If your web host or ISP (Internet Service Provider) collects statistics on visitors to the site, you will need to discuss this information in your privacy policy. If you don't know, you will need to contact your site host or administrator and ask about what is being collected and what is being done with it. The following is a sample from the State's policy that details common information that a server will/can collect:

Cookies:
Cookies are another area that needs to be discussed in a policy. If you don't use cookies, state that you don't. If you do, you will need to explain what a cookie is and how you use that to interact with people who access the site. The explanation of cookies from the State (see next page) is a good model; note that it explains what they use cookies for and what are the advantages to the visitor in using them. If you don't offer services that need cookies, you won't need to talk about this aspect. Please check with your web host about cookies; some processes may use them without your really being aware of it. Before you write a policy, be sure you know what is going on in the background on your site so that you can be accurate.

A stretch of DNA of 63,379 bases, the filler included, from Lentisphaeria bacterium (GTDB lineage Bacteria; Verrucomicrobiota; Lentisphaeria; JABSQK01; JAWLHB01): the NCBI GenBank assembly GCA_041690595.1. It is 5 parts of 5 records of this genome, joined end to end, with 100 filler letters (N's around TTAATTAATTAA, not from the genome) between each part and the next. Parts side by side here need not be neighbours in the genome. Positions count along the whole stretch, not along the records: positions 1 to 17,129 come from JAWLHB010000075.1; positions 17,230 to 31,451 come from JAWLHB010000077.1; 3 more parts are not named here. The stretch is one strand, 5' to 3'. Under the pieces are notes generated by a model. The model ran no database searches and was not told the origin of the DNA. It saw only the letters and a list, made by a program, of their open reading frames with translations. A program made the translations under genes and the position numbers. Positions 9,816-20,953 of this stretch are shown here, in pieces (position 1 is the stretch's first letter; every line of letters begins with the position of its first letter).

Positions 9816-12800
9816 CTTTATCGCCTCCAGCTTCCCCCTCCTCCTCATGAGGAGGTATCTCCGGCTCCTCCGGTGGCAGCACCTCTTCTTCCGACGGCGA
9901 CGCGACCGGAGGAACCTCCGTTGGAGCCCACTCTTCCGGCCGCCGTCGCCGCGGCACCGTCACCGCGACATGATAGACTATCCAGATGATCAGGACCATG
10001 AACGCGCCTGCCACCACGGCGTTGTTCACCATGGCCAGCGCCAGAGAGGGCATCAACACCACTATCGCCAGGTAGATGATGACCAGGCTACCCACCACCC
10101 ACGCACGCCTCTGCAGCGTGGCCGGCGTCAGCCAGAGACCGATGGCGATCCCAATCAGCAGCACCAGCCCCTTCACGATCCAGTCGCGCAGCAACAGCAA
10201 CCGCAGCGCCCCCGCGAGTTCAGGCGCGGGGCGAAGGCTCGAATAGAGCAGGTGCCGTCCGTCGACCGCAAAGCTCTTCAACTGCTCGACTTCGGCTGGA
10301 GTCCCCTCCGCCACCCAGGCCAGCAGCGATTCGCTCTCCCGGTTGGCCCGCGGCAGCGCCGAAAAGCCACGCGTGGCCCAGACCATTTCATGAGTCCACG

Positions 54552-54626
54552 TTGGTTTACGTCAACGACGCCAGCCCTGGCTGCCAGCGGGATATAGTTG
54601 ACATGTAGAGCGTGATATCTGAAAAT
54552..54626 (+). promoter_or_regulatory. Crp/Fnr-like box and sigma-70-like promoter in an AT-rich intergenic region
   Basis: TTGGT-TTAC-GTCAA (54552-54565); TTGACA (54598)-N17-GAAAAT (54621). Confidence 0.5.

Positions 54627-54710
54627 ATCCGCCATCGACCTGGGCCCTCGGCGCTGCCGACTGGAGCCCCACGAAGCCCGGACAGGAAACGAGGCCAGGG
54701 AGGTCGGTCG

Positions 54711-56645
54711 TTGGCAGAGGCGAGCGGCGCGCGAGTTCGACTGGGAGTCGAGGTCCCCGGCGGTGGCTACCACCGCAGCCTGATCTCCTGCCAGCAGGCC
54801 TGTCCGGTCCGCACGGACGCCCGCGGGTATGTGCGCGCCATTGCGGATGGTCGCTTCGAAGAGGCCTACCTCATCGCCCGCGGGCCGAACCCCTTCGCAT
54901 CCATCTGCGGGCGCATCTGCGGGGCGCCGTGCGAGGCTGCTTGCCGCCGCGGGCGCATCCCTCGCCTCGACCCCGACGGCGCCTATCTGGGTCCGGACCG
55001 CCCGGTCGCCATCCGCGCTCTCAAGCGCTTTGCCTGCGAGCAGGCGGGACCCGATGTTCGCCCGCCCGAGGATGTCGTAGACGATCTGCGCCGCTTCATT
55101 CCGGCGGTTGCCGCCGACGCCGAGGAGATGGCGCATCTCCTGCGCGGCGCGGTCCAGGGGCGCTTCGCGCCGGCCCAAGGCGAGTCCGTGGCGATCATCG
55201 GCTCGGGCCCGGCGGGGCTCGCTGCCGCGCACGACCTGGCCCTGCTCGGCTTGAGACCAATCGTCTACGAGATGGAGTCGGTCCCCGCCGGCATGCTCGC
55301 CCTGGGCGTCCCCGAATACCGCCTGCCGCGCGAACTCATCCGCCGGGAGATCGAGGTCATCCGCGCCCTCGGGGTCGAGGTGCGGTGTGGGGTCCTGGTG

Changes in Policy:
You should state the procedure if there are changes made in this policy. Some policies state that notification of changes will be posted on the homepage thirty days before taking effect, some promise to post a notice that there have been changes for a certain time, others may just say that changes will be made to the policy at the discretion of the site owner. The following is a sample from an e-commerce site:

"We will post any substantive changes in this privacy policy at least 30 days prior to the change taking effect. Any information collected under this current policy will remain bound by the terms of this privacy policy. After the changes take effect, all new information collected, if any, will be subject to the revised privacy policy."

Contact:
Provide information about who to contact and a method of contact for anyone with questions about the policy. You can also use this as a method to allow people to inquire about and gain access to any of their own personal information.

"If you have questions about this policy, please contact [e-mail address] or call [name] at [telephone number] or write to [name & address]."